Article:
The U.S. Bureau of Land Management has suspended access to Alaska’s Ambler Mining District. As warned of in February, the Biden Administration on March 11 notified the Alaska Industrial Development and Export Authority, the project’s developer, that it won’t allow miners to use 25 miles of a right-of-way that has been used for more than 50 years by Alaskans. The short stretch over federal land would allow a 211-mile road to be connected to the state mining area from the rest of the highway system.
The Biden Administration said there were “significant deficiencies” in a Trump Administration environmental review.
The move was not a surprise, since the Biden Administration had previously pulled in the decision to allow the road, saying it wanted to review it.
Alaska Governor Mike Dunleavy issued a statement:
“In February, the Department of Interior reopened an environmental impact statement for the Ambler Access Project that had undergone seven years of robust federal review and made a request to suspend the Ambler road right-of-way. Today, the Biden Administration suspended that right-of-way, saying subsistence and consultation with Alaska Natives wasn’t considered enough, despite 18 hearings in rural communities and 29,000 written comments received overall, and 50 pages of mitigation measures focused on preventing disruption to subsistence and protection of cultural resources.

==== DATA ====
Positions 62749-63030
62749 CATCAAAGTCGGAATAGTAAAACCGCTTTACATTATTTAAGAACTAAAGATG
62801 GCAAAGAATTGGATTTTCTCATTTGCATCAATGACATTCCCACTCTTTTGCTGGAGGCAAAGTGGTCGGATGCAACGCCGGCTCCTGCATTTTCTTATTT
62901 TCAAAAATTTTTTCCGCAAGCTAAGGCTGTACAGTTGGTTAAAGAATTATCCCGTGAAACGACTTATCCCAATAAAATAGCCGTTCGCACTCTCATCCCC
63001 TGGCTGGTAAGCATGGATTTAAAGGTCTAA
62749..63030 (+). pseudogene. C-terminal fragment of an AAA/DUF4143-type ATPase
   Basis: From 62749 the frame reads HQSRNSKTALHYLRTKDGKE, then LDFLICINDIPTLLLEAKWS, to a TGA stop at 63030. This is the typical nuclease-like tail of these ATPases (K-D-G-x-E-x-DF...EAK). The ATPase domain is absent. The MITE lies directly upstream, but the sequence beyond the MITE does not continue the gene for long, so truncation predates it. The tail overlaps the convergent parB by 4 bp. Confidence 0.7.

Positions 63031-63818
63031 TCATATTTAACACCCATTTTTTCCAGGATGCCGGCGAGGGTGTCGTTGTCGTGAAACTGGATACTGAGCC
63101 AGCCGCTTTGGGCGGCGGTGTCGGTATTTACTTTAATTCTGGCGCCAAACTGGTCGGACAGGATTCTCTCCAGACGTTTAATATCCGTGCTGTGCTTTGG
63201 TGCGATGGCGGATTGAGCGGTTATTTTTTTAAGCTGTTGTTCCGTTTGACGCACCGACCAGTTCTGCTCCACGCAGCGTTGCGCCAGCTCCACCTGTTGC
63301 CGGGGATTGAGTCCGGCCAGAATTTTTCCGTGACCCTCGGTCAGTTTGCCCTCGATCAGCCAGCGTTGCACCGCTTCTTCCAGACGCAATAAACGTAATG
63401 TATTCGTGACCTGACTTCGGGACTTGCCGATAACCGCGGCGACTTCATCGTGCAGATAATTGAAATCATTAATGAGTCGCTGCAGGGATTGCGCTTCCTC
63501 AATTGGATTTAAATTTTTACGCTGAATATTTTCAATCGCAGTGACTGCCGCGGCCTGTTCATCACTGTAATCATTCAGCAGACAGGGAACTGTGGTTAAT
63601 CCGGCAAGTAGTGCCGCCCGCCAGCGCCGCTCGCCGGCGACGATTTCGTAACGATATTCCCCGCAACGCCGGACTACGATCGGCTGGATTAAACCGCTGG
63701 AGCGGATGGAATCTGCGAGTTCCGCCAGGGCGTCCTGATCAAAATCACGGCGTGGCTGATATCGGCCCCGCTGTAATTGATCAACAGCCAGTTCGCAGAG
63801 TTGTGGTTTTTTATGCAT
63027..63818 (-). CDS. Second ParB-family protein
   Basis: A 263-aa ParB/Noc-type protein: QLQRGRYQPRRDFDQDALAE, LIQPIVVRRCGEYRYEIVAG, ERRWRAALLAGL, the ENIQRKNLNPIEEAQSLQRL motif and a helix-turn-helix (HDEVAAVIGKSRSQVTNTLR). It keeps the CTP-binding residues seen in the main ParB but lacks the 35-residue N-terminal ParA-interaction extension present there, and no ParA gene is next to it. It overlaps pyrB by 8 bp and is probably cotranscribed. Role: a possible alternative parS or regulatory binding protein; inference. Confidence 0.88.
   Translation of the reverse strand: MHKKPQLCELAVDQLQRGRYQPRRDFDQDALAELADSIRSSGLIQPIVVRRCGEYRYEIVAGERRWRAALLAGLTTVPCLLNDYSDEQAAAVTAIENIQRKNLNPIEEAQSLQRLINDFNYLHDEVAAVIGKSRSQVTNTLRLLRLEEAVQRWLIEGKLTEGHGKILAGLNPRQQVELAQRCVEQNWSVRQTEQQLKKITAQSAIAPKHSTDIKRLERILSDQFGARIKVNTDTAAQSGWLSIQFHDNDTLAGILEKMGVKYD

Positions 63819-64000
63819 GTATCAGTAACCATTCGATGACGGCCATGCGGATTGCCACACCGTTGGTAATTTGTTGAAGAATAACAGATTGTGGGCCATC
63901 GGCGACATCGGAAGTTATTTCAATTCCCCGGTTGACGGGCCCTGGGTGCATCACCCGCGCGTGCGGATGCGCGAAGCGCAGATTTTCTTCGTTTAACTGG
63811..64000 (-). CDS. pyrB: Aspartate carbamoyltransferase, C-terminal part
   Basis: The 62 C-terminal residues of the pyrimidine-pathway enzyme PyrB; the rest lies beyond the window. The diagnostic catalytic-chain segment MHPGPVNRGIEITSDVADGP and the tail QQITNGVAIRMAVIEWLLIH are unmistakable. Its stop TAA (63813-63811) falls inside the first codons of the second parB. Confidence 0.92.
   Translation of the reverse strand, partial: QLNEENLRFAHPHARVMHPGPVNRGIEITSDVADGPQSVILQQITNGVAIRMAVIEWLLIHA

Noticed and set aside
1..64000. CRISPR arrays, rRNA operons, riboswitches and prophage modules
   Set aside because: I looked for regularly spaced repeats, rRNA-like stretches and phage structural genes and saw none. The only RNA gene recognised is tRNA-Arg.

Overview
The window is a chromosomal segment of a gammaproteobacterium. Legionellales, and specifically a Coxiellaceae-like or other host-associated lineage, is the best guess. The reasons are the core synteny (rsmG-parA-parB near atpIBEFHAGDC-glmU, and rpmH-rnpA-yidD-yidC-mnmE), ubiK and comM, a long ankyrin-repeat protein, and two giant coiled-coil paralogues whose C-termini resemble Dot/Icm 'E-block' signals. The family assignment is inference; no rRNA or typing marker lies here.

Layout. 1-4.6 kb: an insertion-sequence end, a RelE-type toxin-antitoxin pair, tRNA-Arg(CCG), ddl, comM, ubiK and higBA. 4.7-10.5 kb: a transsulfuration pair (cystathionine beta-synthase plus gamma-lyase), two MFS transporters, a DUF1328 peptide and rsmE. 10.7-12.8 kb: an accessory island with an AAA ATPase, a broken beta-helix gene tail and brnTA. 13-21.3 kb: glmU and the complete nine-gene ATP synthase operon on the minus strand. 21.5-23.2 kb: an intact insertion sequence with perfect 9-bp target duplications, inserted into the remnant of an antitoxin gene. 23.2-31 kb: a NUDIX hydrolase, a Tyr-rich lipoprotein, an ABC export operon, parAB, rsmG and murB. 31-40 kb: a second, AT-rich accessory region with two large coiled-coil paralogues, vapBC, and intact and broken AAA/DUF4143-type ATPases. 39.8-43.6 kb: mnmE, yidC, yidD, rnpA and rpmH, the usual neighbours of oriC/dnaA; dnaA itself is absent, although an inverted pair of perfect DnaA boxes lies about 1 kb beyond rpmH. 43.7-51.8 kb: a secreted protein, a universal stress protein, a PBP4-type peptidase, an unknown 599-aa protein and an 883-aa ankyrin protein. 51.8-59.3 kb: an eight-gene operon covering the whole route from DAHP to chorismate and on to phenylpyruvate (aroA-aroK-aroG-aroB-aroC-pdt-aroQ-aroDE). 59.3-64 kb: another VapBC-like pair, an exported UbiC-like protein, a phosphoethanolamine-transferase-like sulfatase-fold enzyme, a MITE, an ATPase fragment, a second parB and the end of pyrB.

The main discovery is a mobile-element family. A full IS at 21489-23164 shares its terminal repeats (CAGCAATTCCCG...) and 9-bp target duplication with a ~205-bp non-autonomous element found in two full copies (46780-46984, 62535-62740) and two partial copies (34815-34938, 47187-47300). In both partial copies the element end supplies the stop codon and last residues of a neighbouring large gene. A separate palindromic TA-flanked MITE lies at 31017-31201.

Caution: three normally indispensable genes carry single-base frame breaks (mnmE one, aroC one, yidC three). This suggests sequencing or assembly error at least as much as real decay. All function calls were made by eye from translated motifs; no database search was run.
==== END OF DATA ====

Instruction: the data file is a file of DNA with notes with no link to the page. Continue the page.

“This suspension is another hasty move on the part of the Biden Administration. They sprint toward green energy, while shackling traditional oil and gas development on the way, and don’t consider the need to secure mineral supply chains for all those electric car batteries they want by 2030 and the half a million charging stations. It makes no sense. The Biden Administration blocks the development of a road to a mining district with the cobalt for the lithium batteries and the copper for the wires for charging stations. By suspending the right-of-way for the Ambler Road project, the Biden Administration ignores the gallium and germanium there that will be needed for the solar panels, smartphones, and computer chips of tomorrow.
“Mr. President will you brush this off as you did your curtailment on domestic oil production as you turn to Iran and Venezuela for more oil? Shall we continue to import cobalt from Congo for all your green energy plans? President Biden you would think that you would want to improve access to American sources of copper and other strategic minerals to increase renewables, not stop it.
“Once again, your energy policies don’t make sense.”